The night before the monthly meeting, I’d stay up late and look though the Idea File and see if anything there might really have the potential to be a movie. I would dig in, praying there would be something good there, and that I could recall what attracted me to it in the first place – why that little voice in my head spoke up. I couldn’t bear the embarrassment of looking like an idiot in front of these talented guys who I so admired.

It was enormous pressure.

It was grueling.

It was the best thing that could have ever happened to me.

A ton of pressure + fear of embarrassment = big motivation yields good results.

I set up a project from my Idea File!

One of my jobs as junior executive was to go through the trade publication, Publishers Weekly. It’s a thin magazine with just two things – short synopses of books that are about to be published and very uninspired ads by publishers trying to get rid of back stock with full page and even double page ads that have tiny little rectangular shaped boxes with book titles on them. Underneath there might be a word or two about what it’s about, such as “nonfiction.”

I’m rushing through that magazine as fast as I can, looking for books that sound like they could be movies. While I’m flipping through, I see one of those double page ads. On the right side of the page, out of the corner of my eye, I spot a book titled “Digging For Gold In Your Own Backyard.” Bam! That sounds like an idea for a movie. I rip it out, shove it into my Idea File, folder version, and go straight back to work.

Cut to: The night before the big meeting.

It was 3am. I was hanging out with my then boyfriend, an aspiring writer. I start going through the Idea File and there it is, amongst the gum wrappers, newspaper articles and short stories, and that torn out page from Publisher’s Weekly. “Digging For Gold In Your Own Backyard.” I just knew it was an idea for a movie.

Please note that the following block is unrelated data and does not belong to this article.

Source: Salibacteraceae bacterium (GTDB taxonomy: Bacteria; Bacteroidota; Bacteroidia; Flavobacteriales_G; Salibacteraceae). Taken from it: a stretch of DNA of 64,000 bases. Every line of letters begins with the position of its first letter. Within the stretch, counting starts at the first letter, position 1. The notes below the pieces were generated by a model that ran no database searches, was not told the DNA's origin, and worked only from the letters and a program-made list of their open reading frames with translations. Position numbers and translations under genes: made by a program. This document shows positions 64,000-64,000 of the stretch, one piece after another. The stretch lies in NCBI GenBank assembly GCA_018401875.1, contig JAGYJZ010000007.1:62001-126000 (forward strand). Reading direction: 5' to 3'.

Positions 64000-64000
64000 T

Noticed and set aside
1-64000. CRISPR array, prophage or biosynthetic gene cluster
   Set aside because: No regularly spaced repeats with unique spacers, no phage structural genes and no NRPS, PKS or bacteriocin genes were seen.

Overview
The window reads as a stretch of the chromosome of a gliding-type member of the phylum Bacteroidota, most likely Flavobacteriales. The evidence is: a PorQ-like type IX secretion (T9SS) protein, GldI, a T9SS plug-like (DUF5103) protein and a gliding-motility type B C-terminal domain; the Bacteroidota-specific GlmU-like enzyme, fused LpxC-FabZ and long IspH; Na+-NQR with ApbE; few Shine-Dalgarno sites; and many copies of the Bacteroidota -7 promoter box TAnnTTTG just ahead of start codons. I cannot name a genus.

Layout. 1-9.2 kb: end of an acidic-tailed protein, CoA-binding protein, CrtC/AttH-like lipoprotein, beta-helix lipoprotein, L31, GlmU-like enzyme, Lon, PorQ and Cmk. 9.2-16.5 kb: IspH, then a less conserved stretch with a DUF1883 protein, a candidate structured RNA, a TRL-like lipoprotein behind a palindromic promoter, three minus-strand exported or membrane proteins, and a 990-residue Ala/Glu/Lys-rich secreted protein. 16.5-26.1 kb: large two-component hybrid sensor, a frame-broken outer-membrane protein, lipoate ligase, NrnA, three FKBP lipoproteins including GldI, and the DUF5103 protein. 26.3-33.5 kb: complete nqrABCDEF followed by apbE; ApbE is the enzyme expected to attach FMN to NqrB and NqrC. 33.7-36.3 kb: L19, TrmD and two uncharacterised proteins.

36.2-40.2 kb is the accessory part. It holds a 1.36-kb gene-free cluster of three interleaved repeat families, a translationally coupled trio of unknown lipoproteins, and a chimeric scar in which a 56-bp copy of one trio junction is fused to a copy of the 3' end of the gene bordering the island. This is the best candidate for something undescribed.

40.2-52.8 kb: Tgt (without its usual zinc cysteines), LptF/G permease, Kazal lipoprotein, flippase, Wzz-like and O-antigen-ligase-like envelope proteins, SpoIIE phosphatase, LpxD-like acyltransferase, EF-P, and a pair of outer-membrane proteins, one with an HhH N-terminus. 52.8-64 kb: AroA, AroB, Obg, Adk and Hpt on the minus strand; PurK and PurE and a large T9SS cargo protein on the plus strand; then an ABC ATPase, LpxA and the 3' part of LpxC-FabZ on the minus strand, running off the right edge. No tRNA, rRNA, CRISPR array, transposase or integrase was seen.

Time to find out.

Hmm. This is a story about a guy who’s digging in his back yard. Why’s he digging? His family wants a swimming pool and he can’t afford one… (This was before Encino Man!) So he’s a blue-collar guy, trying to keep up with the Joneses. That means he’s in suburbia. And he’s digging. And he hits something. What does he hit?

We begin “spit balling,” a key to the creative process. Rapidly tossing out and rejecting possibilities, hoping that one thing would lead to another to another, hoping that eventually we’d hit on something.

“A tank!” the ex-boyfriend shouts out like it’s brilliant.

“No way.”

“A UFO?” he ventures.

“Nooo,” I say, “He hits the Model-T of UFOs!”

Ultimately, this became Unidentified Suburban Object. A comedy about an average Joe, trying to keep up with the neighbors, and make his nagging wife, and his braniac preteen son who looks down on him happy, sets out to dig his own swimming pool, only to discover the Model T of UFOs buried in their backyard. He enlists his son’s help to make it fly again so the hologram alien can return to his home planet where everyone thinks he’s a failure, and let his family know he succeeded. We set it up at Fox Family.

All from part of an ad for a book I’ve still never read. I think it’s about making money in real estate, but it certainly paid off for me.

All thanks to my Idea File.

Start bulking up your Idea File now!

Let me know in the comments if you have an Idea File or Ideas Files and what you use from a shoebox to an app.